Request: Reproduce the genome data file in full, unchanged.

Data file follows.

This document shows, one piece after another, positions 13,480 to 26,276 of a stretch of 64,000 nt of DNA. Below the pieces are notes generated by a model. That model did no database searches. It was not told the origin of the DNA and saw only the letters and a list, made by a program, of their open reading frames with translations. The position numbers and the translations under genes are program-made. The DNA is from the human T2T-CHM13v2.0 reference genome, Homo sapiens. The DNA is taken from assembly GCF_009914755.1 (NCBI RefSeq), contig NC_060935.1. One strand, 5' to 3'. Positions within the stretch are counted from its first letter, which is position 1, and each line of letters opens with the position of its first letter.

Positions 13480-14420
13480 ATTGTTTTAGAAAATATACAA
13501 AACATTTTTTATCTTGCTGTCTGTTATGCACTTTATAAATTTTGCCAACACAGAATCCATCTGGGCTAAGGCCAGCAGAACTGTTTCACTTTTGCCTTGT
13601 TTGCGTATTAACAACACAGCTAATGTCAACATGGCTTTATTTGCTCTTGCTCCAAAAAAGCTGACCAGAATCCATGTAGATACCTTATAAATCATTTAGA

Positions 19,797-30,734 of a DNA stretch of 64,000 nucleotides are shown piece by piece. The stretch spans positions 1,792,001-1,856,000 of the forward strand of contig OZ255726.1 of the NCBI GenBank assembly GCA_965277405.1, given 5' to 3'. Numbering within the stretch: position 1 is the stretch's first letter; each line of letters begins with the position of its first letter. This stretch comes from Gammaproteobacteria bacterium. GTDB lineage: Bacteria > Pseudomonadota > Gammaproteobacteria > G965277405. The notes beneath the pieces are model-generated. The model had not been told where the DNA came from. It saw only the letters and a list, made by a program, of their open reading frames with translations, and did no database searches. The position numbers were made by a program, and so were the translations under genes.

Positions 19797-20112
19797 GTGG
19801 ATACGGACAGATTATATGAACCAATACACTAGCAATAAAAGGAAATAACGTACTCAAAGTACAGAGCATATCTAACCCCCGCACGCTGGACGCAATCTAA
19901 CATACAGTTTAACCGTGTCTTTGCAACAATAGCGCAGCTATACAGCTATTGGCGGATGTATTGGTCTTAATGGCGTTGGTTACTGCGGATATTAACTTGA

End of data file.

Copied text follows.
This document shows, one piece after another, positions 13,480 to 26,276 of a stretch of 64,000 nt of DNA. Below the pieces are notes generated by a model. That model did no database searches. It was not told the origin of the DNA and saw only the letters and a list, made by a program, of their open reading frames with translations. The position numbers and the translations under genes are program-made. The DNA is from the human T2T-CHM13v2.0 reference genome, Homo sapiens. The DNA is taken from assembly GCF_009914755.1 (NCBI RefSeq), contig NC_060935.1. One strand, 5' to 3'. Positions within the stretch are counted from its first letter, which is position 1, and each line of letters opens with the position of its first letter.

Positions 13480-14420
13480 ATTGTTTTAGAAAATATACAA
13501 AACATTTTTTATCTTGCTGTCTGTTATGCACTTTATAAATTTTGCCAACACAGAATCCATCTGGGCTAAGGCCAGCAGAACTGTTTCACTTTTGCCTTGT
13601 TTGCGTATTAACAACACAGCTAATGTCAACATGGCTTTATTTGCTCTTGCTCCAAAAAAGCTGACCAGAATCCATGTAGATACCTTATAAATCATTTAGA

Positions 19,797-30,734 of a DNA stretch of 64,000 nucleotides are shown piece by piece. The stretch spans positions 1,792,001-1,856,000 of the forward strand of contig OZ255726.1 of the NCBI GenBank assembly GCA_965277405.1, given 5' to 3'. Numbering within the stretch: position 1 is the stretch's first letter; each line of letters begins with the position of its first letter. This stretch comes from Gammaproteobacteria bacterium. GTDB lineage: Bacteria > Pseudomonadota > Gammaproteobacteria > G965277405. The notes beneath the pieces are model-generated. The model had not been told where the DNA came from. It saw only the letters and a list, made by a program, of their open reading frames with translations, and did no database searches. The position numbers were made by a program, and so were the translations under genes.

Positions 19797-20112
19797 GTGG
19801 ATACGGACAGATTATATGAACCAATACACTAGCAATAAAAGGAAATAACGTACTCAAAGTACAGAGCATATCTAACCCCCGCACGCTGGACGCAATCTAA
19901 CATACAGTTTAACCGTGTCTTTGCAACAATAGCGCAGCTATACAGCTATTGGCGGATGTATTGGTCTTAATGGCGTTGGTTACTGCGGATATTAACTTGA